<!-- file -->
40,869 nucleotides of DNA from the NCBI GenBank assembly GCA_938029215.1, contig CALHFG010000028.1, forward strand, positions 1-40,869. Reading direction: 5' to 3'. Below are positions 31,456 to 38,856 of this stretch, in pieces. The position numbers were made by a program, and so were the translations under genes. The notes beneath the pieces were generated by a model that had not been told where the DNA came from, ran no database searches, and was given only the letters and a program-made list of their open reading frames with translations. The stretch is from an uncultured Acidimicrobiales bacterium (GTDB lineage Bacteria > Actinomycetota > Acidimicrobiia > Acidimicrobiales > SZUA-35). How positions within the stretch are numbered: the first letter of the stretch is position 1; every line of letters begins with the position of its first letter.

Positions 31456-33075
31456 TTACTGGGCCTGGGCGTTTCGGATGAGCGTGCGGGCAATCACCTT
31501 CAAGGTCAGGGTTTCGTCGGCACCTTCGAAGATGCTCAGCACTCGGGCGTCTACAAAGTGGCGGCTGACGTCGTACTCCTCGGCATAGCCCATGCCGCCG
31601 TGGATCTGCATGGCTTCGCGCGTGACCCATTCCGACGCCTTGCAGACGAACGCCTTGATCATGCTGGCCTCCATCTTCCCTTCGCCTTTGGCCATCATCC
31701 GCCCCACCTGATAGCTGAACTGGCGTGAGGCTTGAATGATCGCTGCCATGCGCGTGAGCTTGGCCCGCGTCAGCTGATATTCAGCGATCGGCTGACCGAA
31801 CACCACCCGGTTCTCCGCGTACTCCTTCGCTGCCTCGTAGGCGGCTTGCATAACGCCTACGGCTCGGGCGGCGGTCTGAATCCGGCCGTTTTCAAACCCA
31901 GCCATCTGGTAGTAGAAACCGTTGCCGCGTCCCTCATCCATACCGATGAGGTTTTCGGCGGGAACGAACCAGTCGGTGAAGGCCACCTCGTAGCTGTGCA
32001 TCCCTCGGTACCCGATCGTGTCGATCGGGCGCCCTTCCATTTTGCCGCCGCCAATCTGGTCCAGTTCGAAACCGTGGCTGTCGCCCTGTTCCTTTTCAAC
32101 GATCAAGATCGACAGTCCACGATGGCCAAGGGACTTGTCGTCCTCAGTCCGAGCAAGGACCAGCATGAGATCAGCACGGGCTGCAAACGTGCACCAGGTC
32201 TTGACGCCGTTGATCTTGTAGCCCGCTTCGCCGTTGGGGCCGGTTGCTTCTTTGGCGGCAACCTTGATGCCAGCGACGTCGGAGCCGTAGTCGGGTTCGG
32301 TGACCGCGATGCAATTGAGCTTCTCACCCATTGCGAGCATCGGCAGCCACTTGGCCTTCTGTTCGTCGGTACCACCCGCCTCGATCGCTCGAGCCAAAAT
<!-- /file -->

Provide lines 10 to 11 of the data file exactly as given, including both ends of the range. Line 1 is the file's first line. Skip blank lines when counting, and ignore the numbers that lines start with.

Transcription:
32101 GATCAAGATCGACAGTCCACGATGGCCAAGGGACTTGTCGTCCTCAGTCCGAGCAAGGACCAGCATGAGATCAGCACGGGCTGCAAACGTGCACCAGGTC
32201 TTGACGCCGTTGATCTTGTAGCCCGCTTCGCCGTTGGGGCCGGTTGCTTCTTTGGCGGCAACCTTGATGCCAGCGACGTCGGAGCCGTAGTCGGGTTCGG